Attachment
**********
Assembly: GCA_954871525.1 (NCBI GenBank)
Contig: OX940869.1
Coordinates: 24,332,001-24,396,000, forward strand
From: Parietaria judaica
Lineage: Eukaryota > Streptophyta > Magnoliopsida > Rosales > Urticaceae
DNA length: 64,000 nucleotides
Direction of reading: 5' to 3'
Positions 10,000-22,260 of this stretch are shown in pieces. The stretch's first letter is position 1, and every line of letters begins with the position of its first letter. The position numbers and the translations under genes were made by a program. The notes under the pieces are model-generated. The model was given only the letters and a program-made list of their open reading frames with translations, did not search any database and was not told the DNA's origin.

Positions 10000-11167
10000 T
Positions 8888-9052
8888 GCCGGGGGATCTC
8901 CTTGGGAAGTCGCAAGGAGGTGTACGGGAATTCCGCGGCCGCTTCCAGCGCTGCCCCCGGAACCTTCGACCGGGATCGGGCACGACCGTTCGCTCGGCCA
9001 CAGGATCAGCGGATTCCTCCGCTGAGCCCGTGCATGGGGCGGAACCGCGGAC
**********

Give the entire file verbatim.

Assembly: GCA_954871525.1 (NCBI GenBank)
Contig: OX940869.1
Coordinates: 24,332,001-24,396,000, forward strand
From: Parietaria judaica
Lineage: Eukaryota > Streptophyta > Magnoliopsida > Rosales > Urticaceae
DNA length: 64,000 nucleotides
Direction of reading: 5' to 3'
Positions 10,000-22,260 of this stretch are shown in pieces. The stretch's first letter is position 1, and every line of letters begins with the position of its first letter. The position numbers and the translations under genes were made by a program. The notes under the pieces are model-generated. The model was given only the letters and a program-made list of their open reading frames with translations, did not search any database and was not told the DNA's origin.

Positions 10000-11167
10000 T
Positions 8888-9052
8888 GCCGGGGGATCTC
8901 CTTGGGAAGTCGCAAGGAGGTGTACGGGAATTCCGCGGCCGCTTCCAGCGCTGCCCCCGGAACCTTCGACCGGGATCGGGCACGACCGTTCGCTCGGCCA
9001 CAGGATCAGCGGATTCCTCCGCTGAGCCCGTGCATGGGGCGGAACCGCGGAC